Recently a patient came to our diabetes center for education and to improve her control.
Her physician had given her a new prescription for insulin. Since the patient had never had any formal diabetes education she wanted to wait until after her classes to see if she could control her blood glucose with an improved meal plan instead of the insulin. Current A1c was 8.7%. We contacted the physician who agreed to this arrangement. Since insulin was a possibility, though, I taught the patient about insulin and how to use a vial and syringe, as well as a pen.
Several months went by and the patient returned for a review of insulin pen use as she needed to start insulin. I noticed immediately that the instructions were in cc’s, not units! I called the physician’s office to confirm the order and they faxed the original notes. We then called the pharmacy and had the pharmacist read back the prescription, and he said because he couldn’t understand the physician’s writing, he made an assumption, and filled the prescription. He insisted the prescription read cc’s so that is what he wrote. When the pharmacy faxed us a copy of the prescription, we were able to decipher the prescription and it was, in fact, for 10u S/C QD. When I questioned the dispensing of insulin in cc’s instead of units the response was “that was the order.”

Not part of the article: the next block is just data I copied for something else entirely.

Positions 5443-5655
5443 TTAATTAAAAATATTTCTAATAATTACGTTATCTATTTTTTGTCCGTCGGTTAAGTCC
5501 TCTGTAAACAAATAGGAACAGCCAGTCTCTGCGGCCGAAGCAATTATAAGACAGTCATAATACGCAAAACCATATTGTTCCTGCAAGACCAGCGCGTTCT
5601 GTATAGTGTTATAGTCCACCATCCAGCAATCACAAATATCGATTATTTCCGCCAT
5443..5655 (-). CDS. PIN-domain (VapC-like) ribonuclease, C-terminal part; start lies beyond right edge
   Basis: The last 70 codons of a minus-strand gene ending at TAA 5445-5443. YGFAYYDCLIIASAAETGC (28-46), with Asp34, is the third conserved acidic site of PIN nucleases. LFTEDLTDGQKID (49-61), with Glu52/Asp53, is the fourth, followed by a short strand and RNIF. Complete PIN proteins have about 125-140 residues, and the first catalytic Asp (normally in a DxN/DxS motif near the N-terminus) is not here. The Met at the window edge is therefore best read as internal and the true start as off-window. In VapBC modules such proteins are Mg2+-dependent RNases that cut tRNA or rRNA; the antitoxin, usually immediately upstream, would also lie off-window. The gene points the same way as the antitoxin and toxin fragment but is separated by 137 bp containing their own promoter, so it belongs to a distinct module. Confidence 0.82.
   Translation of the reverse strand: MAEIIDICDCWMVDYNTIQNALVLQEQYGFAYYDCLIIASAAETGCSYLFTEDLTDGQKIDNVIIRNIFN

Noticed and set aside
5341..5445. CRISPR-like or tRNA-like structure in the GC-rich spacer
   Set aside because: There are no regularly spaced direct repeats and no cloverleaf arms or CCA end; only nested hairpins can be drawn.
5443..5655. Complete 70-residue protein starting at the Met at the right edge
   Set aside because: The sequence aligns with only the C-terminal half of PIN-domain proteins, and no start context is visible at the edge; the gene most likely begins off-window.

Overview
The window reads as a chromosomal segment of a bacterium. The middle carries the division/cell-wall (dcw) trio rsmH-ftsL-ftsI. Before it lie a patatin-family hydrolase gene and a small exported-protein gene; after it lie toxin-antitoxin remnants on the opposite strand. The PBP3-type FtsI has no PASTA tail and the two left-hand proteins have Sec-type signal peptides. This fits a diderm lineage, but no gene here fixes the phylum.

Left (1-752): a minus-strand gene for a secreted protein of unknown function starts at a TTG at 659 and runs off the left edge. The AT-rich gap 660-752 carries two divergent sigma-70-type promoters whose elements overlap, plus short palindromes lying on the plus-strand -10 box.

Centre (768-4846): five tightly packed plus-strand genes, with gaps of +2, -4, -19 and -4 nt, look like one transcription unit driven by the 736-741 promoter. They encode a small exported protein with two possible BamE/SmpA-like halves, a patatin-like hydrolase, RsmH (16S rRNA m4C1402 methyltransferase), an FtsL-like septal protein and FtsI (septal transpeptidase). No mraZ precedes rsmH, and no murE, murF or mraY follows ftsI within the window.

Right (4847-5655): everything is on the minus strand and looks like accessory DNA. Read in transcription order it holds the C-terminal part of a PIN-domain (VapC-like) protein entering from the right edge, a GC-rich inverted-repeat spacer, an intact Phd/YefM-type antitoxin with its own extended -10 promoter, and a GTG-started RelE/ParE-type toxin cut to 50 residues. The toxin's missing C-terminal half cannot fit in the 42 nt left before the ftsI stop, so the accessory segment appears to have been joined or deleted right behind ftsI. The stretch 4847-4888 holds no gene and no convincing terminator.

This prescription was dispensed as 10cc once daily. If this patient had taken 10cc’s instead of 10 units, it could have been a fatal error.
When a patient is first given a prescription for insulin, you should also:
- Educate each patient on how insulin works in their body, and the dangers of hypoglycemia should be emphasized.
- Instruct the patient on how to use an insulin pen, as well as a syringe and vial.
- The medical professional should provide the patient with instructions, and the patient needs to verbalize these instructions to show that they know exactly what they need to do.
Report Medication Errors to ISMP:
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